- A CNBC survey of top executives in human resources, finance and technology indicates that just under half of companies will use a hybrid work model in the second half of 2021; roughly one-third say their company will be “in person-first.”
- Employee productivity and employee health & wellness were the most often cited reasons for post-Covid workforce plans; real estate and technology costs were not top factors.
- The majority of companies will not require employee vaccination.
Americans are heading back to work, and into offices, but how many times a week and how many co-workers will share the in-person?
A new survey from CNBC canvassing executives across top positions at major U.S. companies indicates that the hybrid work model is here to stay, but will fall short of becoming a dominant mode of employment.
Under half (45%) of companies expect to lead with a hybrid workforce model in the second half of 2021, versus roughly one-third (32%) that indicated an "in-person first" employment model will be the situation.
While the Covid-19 pandemic is far from over as a global public health and economic crisis — the death toll has now exceeded 4 million with the Delta variant ravaging countries including India — the U.S. economy and employers have been planning as if the worst is behind the country.
Employee health & wellness (84%) and employee productivity (72%) were the most likely to be described as "very important" to work plans, according to the survey. Those were followed by access to talent (58%) and aligning employees with a corporate mission (58%).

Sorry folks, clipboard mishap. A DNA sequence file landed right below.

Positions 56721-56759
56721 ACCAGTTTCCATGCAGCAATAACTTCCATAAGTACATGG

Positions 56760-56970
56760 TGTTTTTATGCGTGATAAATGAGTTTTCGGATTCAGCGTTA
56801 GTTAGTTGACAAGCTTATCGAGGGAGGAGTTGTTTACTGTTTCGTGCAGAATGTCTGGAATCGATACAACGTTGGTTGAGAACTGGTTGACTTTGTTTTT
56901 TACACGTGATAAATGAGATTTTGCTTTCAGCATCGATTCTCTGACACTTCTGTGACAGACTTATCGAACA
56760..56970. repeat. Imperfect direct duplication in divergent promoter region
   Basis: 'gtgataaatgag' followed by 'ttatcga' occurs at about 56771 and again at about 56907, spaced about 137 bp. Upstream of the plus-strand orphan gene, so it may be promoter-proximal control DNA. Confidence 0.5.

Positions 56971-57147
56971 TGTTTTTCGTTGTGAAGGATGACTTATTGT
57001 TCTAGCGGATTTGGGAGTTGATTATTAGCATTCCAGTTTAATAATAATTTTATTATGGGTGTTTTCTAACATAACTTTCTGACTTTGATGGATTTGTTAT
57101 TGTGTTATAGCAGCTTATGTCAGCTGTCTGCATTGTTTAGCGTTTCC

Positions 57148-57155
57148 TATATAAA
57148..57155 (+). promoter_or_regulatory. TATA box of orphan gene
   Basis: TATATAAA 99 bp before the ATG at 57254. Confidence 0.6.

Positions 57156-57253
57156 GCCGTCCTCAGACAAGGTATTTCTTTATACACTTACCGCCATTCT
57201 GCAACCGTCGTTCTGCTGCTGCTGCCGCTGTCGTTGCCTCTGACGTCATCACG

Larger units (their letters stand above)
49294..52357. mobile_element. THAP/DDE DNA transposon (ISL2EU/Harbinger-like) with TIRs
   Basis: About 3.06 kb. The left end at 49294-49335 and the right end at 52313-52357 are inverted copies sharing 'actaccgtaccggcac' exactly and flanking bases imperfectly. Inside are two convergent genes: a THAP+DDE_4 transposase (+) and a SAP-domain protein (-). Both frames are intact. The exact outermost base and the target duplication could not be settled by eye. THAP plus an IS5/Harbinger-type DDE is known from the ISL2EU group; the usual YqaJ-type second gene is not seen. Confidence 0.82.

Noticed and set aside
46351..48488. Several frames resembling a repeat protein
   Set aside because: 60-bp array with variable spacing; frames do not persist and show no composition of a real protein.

Only 12% of executives cited real estate costs as "very important." Early on in the pandemic, many forecasts cited potential cost savings for employers as a motivating factor for hybrid office plans. But cost, whether real estate or technology, was not among the top factors cited by executives responding to the CNBC survey.
Fifty members of the CNBC Global CFO Council, Technology Executive Council (TEC) and Workforce Executive Council (WEC) responded to this special tri-council survey, which was conducted from June 18-29, 2021.
As companies set post-Covid work plans, employee productivity has been a priority.
"The phenomenon that we've seen in the last 12 months … I call this hyper-productivity gone wrong," Tsedal Neeley, a professor of business administration at Harvard Business School, told CNBC's Tyler Mathisen at at an April CNBC Workforce Executive Council Member Forum. "We're working so much, we're producing, we're producing, we're substituting our commute times with more hours throughout the day and eventually we hit a wall. We are stressed. We are burned out and we start to feel negative about our work, our teams, and our organization."
'Very important' factors in post-pandemic work model
- Employee health and wellness: 84%
- Employee productivity: 72%
- Access to talent: 58%
- Aligning workforce plan with mission: 58%
- Diversity, equity and inclusion: 50%
- Cybersecurity: 38%
- Real estate/facilities costs: 38%
- Technology costs: 8%
Source: CNBC tri-council survey, June 2021
In addition, the majority of companies (70%) will not be requiring employee vaccination. However, companies are working with experts to understand how they can better encourage non-vaccinated workers to receive a Covid shot.
Employers can take a "softer approach," Katy Milkman, a professor at The Wharton School of the University of Pennsylvania, recently told the CNBC Workforce Executive Council, by emphasizing vaccines belong to employees, based on the findings from psychological research that people more highly value something they feel is their own. Reserving vaccine appointments can also help as convenience does play a role in at least some vaccine hesitation.
"Just communicating that a vaccine is reserved for you can increase vaccination rates substantially at very little cost," Milkman said.